2. Share stories of what was good about your school experience. Share stories about what was bad about your school experience – as well as what you would have done differently. Look for stories of other people’s experiences and share those stories – both good and bad. Our kids can learn from the experience of other people and our experiences without actually needing to go through it. Use the news to explain how great and how negative choices impact not only the person making the choice, but their family members, workplace and school.
  3. Remember your job as a parent is to get them ready to go out to be adults. Your actions and words have been the blue print for them to follow. If you feel you have done a great job then try to relax and let them know you will be available with suggestions if they need it. If you feel you have not done a great job, then be honest and help them to find resources in other adults or other services that can fill in the gaps of where you have left off.
  4. Encourage them to find resources on campus – tutoring, career centers, social groups that will help them to navigate the every changing world in which they will function.
  5. Be prepared to see them grow up into the cool adults they will be… Check out the site of the college where they are heading so that you know what resources you can send them to. Become educated yourself.

Take a big breath and try to relax and adjust. This is a big step for you as well as your student.

Linda Hathaway
Director of Curriculum & Education and Mother of Six

Tip of the Week: Dealing with “Terrible Two’s and Terrifying Three’s”

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Among my circle of friends we have children that range from babies to teenagers. Two weeks ago we had quite the conversation, via Facebook, about dealing with the, “Terrible Two’s – and even worse, the Terrifying Three’s.” The conversation was started when my friend, who is a first time mom, said she was stressed out with her almost three year-old daughter’s behavior. She said, “I thought the Terrible Two’s were bad, but these Terrifying Threes are giving me a run for my money.” Many of us who have already experienced this age told her, “You will be fine, just try to be patient.” We discussed the constant meltdowns, children testing their limits, sassy/back talk, and the drama that comes with the age. We also discussed the good things that come with this age. At this age your child starts to assert their independence, which is a perfect opportunity to teach them new things.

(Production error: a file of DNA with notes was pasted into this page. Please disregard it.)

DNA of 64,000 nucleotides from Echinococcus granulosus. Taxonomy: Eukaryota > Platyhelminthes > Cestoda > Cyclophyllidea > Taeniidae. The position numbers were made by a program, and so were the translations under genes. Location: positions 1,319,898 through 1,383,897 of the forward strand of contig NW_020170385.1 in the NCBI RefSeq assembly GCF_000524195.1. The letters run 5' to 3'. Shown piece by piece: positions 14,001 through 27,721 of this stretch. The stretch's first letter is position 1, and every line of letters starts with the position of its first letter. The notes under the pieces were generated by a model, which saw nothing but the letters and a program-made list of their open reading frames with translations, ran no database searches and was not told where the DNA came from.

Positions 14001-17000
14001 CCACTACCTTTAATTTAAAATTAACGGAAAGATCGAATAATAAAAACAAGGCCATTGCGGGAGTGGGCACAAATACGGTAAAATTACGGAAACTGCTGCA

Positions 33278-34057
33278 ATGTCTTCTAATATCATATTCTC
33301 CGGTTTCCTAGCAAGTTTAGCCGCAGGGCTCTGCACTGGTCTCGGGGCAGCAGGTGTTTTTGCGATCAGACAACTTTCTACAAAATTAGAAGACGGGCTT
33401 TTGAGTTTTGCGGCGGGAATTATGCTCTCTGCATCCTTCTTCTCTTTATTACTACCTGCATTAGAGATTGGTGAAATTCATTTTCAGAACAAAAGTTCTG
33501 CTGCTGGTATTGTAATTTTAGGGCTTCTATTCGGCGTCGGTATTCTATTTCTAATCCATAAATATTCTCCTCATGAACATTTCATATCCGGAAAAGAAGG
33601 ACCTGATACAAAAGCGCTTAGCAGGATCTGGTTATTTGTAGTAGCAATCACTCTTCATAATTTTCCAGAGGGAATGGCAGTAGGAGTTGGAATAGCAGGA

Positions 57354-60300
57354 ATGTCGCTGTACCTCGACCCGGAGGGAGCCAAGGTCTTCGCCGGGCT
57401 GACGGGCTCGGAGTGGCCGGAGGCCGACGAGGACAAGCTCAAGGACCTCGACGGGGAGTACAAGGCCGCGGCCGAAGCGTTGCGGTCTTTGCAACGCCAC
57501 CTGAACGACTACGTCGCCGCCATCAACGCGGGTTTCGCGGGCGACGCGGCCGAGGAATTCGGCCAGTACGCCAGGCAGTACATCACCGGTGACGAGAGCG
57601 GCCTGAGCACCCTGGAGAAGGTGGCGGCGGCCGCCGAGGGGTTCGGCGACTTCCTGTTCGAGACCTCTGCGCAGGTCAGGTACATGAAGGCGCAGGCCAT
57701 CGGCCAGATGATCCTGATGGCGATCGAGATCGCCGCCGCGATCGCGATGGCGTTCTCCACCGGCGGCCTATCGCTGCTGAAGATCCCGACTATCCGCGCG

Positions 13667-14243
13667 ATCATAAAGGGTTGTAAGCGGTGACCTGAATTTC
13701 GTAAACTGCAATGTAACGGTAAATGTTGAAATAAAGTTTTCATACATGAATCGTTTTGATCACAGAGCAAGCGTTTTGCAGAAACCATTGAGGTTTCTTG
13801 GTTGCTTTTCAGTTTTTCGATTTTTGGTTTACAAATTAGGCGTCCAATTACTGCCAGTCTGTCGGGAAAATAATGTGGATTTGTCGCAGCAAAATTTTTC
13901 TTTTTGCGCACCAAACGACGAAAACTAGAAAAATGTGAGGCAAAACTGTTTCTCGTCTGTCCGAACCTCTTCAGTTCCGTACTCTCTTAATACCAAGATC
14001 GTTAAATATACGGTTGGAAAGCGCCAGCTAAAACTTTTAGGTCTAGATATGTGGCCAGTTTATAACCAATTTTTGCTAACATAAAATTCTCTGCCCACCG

For instance, with my four year-old son, dinner time has always been a bit of a struggle. So instead of dreading dinner, I decided to take a new approach, and use his independence as a learning tool. First, we purchased one of the My Plate, plates to teach him about nutritious foods, how much of each food group he should be eating at each meal, and how each type of food helps his body grow big and strong, like a big boy! This has helped tremendously. On our way home, at the end of each work day, we love to talk about what we will eat for dinner and how to incorporate foods he likes at meal time. He loves to fill his plate with vegetables, fruits, and dairy. Grains and protein he is learning to like more each day. One of his favorite ways to eat chicken, other than in nugget form, is with a little bit of cheese on top of his chicken breast. Here is an easy, kid-friendly recipe www.kraftrecipes.com.

At the end of the conversation on Facebook, we moms all decided that we have smart young children, who are eager to learn. During each phase that our children go through, we can support each other to find the positives and do the best for our families.

BethanyClapper_2012

Bethany Clapper

Director of Development